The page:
UK Tax Authority Sets Sights on Crypto Confiscation
The UK government is considering proposals that would give the tax authority powers to seize cryptoassets from tax-dodging businesses
Tupungato/Shutterstock, modified by Blockworks
Tax-evading businesses in the UK must keep their wallets in check because authorities are targeting crypto holders who neglect their fiscal responsibilities.
The UK’s Tax Authority is evaluating the implementation of regulations that would empower the agency to confiscate cryptoassets from businesses that have not fulfilled their tax obligations.
Now, the UK government is actively reviewing proposals to provide HM Revenue & Customs (HMRC) with the necessary authority to access custodial digital wallets.
This initiative is part of a broader plan aimed at modernizing the tax collection process for businesses that have failed to pay taxes, a development first reported by The Telegraph.
The possibility of increased popularity of crypto wallets as preferred means of payment for goods and services was highlighted in a consultation document dated April 27, which discussed the potential impact of added regulations on digital currencies.
If the HMRC has the ability to directly recover debts from bank accounts, it should also have the ability to do the same with digital wallets, the paper noted. This means that if someone owes taxes and has funds in their digital wallet, the agency should be able to recover the owed amount from there as well.
The Direct Recovery of Debts (DRD) legislation does not extend to digital wallets. This means HMRC currently has no enforcement powers to recover tax debts if a business has substantial funds in a digital wallet but is refusing to pay,” the paper said.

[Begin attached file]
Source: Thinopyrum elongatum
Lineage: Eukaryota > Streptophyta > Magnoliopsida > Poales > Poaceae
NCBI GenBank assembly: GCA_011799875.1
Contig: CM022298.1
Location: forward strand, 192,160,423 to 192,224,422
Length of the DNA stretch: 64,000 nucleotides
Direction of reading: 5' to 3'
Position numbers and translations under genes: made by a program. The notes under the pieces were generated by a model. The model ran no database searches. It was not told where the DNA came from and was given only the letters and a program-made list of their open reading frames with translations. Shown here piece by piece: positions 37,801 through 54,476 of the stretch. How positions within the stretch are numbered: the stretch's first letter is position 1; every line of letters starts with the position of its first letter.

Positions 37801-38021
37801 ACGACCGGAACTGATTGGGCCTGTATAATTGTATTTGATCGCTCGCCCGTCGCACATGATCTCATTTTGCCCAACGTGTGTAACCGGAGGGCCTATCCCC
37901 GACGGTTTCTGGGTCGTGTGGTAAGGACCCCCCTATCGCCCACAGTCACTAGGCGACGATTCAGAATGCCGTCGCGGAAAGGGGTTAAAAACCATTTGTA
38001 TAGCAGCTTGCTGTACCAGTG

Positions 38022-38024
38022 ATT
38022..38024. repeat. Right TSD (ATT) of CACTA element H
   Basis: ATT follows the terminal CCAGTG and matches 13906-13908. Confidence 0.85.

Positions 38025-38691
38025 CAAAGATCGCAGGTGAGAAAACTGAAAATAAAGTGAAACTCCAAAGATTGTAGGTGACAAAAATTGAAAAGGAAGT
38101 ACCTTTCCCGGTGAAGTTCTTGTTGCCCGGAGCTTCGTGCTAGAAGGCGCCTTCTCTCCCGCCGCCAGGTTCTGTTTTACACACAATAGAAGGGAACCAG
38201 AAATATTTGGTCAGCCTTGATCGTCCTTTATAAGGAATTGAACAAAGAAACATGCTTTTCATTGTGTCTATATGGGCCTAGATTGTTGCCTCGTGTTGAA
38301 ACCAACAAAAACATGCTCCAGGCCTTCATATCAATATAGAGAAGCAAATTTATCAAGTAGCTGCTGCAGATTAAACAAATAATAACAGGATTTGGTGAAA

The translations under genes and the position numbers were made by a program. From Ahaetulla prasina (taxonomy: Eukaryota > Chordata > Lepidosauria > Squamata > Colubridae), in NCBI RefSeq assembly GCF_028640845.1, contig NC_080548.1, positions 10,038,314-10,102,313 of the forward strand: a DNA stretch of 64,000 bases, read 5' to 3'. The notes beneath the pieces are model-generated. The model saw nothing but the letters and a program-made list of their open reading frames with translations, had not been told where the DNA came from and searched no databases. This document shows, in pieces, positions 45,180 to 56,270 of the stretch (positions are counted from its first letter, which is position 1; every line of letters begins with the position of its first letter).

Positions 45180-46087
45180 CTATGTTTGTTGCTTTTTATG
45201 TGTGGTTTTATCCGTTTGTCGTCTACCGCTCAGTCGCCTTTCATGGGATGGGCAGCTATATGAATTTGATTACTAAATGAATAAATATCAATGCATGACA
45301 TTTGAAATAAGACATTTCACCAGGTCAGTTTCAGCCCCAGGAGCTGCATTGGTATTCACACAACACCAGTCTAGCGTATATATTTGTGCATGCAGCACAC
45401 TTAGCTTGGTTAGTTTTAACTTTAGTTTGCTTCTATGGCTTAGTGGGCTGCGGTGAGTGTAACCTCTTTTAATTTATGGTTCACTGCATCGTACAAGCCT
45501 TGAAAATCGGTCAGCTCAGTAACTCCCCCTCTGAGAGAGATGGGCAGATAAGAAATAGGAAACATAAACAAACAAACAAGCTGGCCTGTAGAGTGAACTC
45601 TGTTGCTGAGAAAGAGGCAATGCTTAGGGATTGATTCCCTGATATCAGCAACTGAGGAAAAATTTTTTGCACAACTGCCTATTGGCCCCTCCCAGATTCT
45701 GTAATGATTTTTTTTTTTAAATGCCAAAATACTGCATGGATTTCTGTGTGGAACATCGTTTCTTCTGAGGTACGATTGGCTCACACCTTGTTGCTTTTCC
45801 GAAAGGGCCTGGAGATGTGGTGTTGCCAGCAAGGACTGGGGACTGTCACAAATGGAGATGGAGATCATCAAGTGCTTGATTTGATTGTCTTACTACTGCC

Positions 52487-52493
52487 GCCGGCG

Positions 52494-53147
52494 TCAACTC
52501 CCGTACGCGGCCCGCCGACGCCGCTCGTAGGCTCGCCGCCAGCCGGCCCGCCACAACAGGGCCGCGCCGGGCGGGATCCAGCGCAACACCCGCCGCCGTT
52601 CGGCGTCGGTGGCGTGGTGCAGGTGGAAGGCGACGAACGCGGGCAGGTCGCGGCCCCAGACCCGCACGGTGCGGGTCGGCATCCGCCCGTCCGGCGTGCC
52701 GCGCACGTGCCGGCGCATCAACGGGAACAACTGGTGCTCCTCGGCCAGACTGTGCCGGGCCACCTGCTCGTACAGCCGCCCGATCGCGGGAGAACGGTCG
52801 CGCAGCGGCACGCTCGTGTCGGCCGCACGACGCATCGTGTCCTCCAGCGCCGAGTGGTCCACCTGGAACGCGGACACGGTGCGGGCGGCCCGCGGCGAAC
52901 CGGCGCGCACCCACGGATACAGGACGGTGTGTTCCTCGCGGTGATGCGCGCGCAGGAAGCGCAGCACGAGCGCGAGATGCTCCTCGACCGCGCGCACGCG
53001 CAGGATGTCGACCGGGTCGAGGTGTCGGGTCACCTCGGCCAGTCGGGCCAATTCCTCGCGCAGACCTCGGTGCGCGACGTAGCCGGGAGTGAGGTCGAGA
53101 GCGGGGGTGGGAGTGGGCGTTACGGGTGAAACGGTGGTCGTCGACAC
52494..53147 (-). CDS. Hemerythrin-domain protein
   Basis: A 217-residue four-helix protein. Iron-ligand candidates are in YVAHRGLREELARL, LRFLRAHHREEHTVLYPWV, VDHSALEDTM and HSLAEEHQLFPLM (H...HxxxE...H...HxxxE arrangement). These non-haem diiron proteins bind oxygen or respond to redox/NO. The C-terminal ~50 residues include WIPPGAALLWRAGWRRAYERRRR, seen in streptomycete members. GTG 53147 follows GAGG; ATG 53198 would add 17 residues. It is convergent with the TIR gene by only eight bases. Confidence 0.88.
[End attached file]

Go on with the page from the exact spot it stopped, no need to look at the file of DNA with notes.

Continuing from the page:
The paper also noted that it was unclear how easy it would be to consider crypto wallets due to the fluctuating value of cryptoassets.
“Given HMRC has had the power to recover established debts directly from debtors’ bank and building society accounts for 7 years, as a matter of principle, equity and fairness it makes absolute sense that HMRC should modernize their approach so that the same power exists in relation to digital wallets,” one comment from the paper said.
It’s not clear whether the authority sought would only extend to centralized entities where the individual does not control their own private key.
Non-custodial wallets are generally immune from government seizure without the consent of the owner. The HMRC said it “will consider the issues raised in relation to practically implementing this proposal in a future consultation and ensure that safeguards are taken into account in any policy development going forward.”
Meanwhile, the government said it was imperative to advance the proposal further. The next phase will involve engaging with external stakeholders, such as digital wallet operators, to gauge their interest and identify any potential obstacle that may arise during implementation.
In a future consultation, the government plans to examine the raised concerns regarding the implementation of the proposal.
The development comes as UK crypto enthusiasts await industry-specific regulations. Andrew Griffith, financial secretary to the UK Treasury, said in a recent interview that regulations in the country are set to solidify within the next 12 months or so.
The Financial Services and Markets Bill (FSMB) is a crucial piece of legislation that will shape the forthcoming regulations for stablecoins and crypto assets. It is expected that amendments will be made to the bill, leading to heightened compliance obligations for businesses operating in the crypto space.
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